5. Dr Surinder Singh Sidhu permalink
    January 22, 2013 6:17 pm

    We should fight this rape culture by showing zero tolerance towards rape, Female foeticide, dowry deaths, rape and sexual assault are all a part of the female genocide. Man has become worse than animals, a thorugh cleaning up of the system is needed, the corrupt ,criminals and those with cases pending against them should be banned from entering the politics. If the students and other people were demonstrating against the gang rape in Delhi, what was wrong in that? Why they were not allowed to enter the Raisina Hills, it is a National Property and not somebody’s pesonal mansion. Why were the protesters lathicharged and cannons of cold water was thrown on them. The Govt could have shown magnamity and convened a special session of the parliament to discuss the problem. The Govt. isn’t sincere in its actions and is always seen siding with the criminals.

  6. M.R.Rana permalink
    January 22, 2013 6:38 pm

    Til people show the right door to the Corrupt Congress Govt.& the Politicians, People can not expect the Democracy in its True Color. People of the country have given the opportunity to the politicians & the Congress to sow the seeds of Corruption & the Crime to such an extent that now they have to Sacrifice to shunt out this corrupt & criminal Govt.

  7. Sally Scott permalink
    January 25, 2013 1:11 pm

    Having noted the often positive activism, for human rights, in the US, (from the likes of George Clooney, Richard Gere, Charlize Theron, Angelina Jolie et al), I always wonder why the hugely popular Bollywood contingent never seem to take a stand on behalf of the rights of women and female children in India. I stand to be corrected, but Is there one Bollywood star, producer, director taking a stand? Helping any cause for women with some well placed money? Sal, mother of two very fine daughters.

    • January 29, 2013 12:17 pm

      Last year Bollywood actor Salman Khan did a show that had huge ratings on how women are forced repeatedly to abort female girls, beaten and killed for dowry, killed for so called “honor.” One of the guests on that show was recently a victim of “honor Killing” and there’s nothing Mr. Khan can do. Because the entire political and police system is rotten to the core!!!

    • sahitha permalink
      December 10, 2013 10:15 pm

      It’s more likely because people in Hollywood become successful based on hardwork, going through many obstacles, talent etc. Their journeys shape them as individuals who empathise with others. The current brigade of Bollywood have no such experiences shaping them as individuals. Also many people in India are not raised to think for themselves/have a backbone which extends to these Bollywood members.

  8. zanka permalink
    January 27, 2013 1:24 pm

    really a shame!!!

  9. Avi Rampersaud permalink
    January 29, 2013 1:49 am

    Im a broke student who always feel like there nothing he can do, and after seeing other students who just want to help fix the world from old pedofile farts, and evil doers getting beat and treated like osama discourages me a little. No wonder no one can speak out. No woder there is no foundation for unity. No wonder i cant even get a girlfriend, because they are all getiing kiddnapped, raped and sold. Also alot of parents are fucked in the head, but how can i say anything when the same thing prob happened to them and its all they know. How can i say anything when im labeled ignorant even though no matter how hard i search for the truth its stays covered up, because apparently the general population isnt good enough to handle the truth that the 1 percent can. How can i say anything when theres a bunch of older cats who think they have it under control only to find out they end up changing sides once they realize how truly easy it is to just not care about anyone else happiness or existing. Why did christopher reeves get the superman role and nnot malcom x. Oh yeah… Malcom x forgot to wear a cape and a logo, dude wasnt unique enough. Why am i being put to the tesy everyday to try and save the world when god already knows i cant unless people believe in me and join me and help me save her. I just wanna save her… Cuz i looked into her eyes and felt a connection, i dunno Theres just something about a baby girl sitting on the street alone that just gets to me. I think its just the street thats bugging me though.. The street just has intrigue… Makes me want to know where im looking at because that street has more personailty than any girl who is vurrently being raped now and forever.. I wonder what ot would feel like if i was sitting there when i was 3.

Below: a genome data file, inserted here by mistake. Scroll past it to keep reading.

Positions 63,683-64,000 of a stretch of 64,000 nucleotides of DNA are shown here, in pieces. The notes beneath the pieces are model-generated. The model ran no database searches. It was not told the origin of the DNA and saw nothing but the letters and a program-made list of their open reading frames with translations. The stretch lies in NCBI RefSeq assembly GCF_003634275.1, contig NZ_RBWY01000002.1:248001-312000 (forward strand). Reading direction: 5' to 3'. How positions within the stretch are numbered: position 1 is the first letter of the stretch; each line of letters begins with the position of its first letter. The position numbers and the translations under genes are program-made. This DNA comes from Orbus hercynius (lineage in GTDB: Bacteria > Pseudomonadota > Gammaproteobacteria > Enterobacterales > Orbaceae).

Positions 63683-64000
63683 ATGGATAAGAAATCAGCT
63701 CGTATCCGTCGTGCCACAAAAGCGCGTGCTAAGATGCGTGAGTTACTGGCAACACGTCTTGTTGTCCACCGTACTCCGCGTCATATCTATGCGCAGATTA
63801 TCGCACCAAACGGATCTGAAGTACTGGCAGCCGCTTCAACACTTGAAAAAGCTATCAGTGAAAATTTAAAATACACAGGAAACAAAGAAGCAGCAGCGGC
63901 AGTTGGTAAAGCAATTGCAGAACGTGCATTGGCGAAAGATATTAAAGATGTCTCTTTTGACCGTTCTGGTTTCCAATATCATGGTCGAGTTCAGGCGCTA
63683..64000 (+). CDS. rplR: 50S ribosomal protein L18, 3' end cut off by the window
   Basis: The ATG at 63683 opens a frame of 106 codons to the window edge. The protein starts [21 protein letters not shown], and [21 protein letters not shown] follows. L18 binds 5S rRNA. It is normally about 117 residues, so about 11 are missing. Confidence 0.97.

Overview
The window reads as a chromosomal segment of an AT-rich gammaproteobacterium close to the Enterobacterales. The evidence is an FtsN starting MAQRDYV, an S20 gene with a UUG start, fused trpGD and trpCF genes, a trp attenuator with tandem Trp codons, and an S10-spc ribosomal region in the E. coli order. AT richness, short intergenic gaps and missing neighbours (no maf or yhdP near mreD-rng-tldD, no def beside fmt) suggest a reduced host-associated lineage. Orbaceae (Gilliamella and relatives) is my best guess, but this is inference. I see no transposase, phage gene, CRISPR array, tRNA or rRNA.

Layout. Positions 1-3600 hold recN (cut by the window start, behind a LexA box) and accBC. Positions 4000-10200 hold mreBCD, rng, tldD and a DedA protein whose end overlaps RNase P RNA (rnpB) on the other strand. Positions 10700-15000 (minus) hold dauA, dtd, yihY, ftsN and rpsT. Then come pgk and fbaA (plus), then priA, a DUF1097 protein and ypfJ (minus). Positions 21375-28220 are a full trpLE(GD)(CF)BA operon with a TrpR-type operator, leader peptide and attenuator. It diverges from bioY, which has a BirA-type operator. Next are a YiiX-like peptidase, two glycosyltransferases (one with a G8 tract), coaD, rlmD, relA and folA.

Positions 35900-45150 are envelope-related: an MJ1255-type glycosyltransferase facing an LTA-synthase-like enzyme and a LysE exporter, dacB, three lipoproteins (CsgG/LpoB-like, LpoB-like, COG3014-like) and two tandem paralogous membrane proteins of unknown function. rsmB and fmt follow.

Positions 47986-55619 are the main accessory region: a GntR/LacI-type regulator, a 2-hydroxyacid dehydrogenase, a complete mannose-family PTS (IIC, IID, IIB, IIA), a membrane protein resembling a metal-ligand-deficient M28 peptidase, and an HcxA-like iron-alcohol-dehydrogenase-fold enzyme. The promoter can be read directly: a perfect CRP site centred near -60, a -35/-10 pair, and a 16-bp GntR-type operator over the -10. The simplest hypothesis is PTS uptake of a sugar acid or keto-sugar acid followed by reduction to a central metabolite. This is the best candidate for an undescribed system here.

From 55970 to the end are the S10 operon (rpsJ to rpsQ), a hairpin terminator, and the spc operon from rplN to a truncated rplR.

• melissa permalink
      February 13, 2013 6:18 pm

      read The Leaderless Revolution by Carne Ross. It tells you HOW to change things : ) I have read many books in my own search for something that feels real and alive and will work and this is the only one that hits the spot for me. Maybe it will for you too. with compassion, M

    • Avi permalink
      February 13, 2013 11:34 pm

      Cool. I def will check it out!

  10. January 29, 2013 12:23 pm

    Dear Sirs/Madam

    This is a suggestion related to the topic, please feel free to debate and forward.

    In many countries (example, South East Asia like Singapore, Malaysia, Indonesia, many Islamic countries of Middle East) the punishment for rape and molest crimes against women includes whipping or caning the criminal.

    This is a very good deterrant. It can also be applied to juveniles without limitation. I suggest this punishment should be incorporated in Indian criminal system in addition to the normal jail sentences etc existing currently.

    Thank you.

  11. February 3, 2013 11:26 am

    Reblogged this on REVOLUTIONS IN MY SPACE: A BLOG BY RITA BANERJI and commented:
    Recently, a Committee of India’s Supreme Court Chief Justices agreed with what I say here that the government’s systematic repression of the Delhi Gang Rape protests was undemocratic and unconstitutional! Here I also address why the protests were so brutally repressed.